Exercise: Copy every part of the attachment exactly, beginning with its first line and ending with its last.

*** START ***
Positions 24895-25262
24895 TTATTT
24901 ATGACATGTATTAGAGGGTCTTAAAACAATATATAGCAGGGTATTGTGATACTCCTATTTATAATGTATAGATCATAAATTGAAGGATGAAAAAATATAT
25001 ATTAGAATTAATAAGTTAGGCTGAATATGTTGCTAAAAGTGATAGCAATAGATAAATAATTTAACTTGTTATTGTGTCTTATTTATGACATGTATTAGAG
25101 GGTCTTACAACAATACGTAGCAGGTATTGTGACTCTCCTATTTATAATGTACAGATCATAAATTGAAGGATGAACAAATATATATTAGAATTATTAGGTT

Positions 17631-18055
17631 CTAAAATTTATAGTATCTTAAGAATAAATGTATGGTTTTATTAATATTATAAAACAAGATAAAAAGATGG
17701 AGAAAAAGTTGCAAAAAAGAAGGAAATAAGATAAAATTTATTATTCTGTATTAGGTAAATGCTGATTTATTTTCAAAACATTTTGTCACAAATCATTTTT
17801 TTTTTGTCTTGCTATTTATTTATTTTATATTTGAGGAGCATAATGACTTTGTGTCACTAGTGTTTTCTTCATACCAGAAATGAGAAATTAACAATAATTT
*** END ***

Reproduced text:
Positions 24895-25262
24895 TTATTT
24901 ATGACATGTATTAGAGGGTCTTAAAACAATATATAGCAGGGTATTGTGATACTCCTATTTATAATGTATAGATCATAAATTGAAGGATGAAAAAATATAT
25001 ATTAGAATTAATAAGTTAGGCTGAATATGTTGCTAAAAGTGATAGCAATAGATAAATAATTTAACTTGTTATTGTGTCTTATTTATGACATGTATTAGAG
25101 GGTCTTACAACAATACGTAGCAGGTATTGTGACTCTCCTATTTATAATGTACAGATCATAAATTGAAGGATGAACAAATATATATTAGAATTATTAGGTT

Positions 17631-18055
17631 CTAAAATTTATAGTATCTTAAGAATAAATGTATGGTTTTATTAATATTATAAAACAAGATAAAAAGATGG
17701 AGAAAAAGTTGCAAAAAAGAAGGAAATAAGATAAAATTTATTATTCTGTATTAGGTAAATGCTGATTTATTTTCAAAACATTTTGTCACAAATCATTTTT
17801 TTTTTGTCTTGCTATTTATTTATTTTATATTTGAGGAGCATAATGACTTTGTGTCACTAGTGTTTTCTTCATACCAGAAATGAGAAATTAACAATAATTT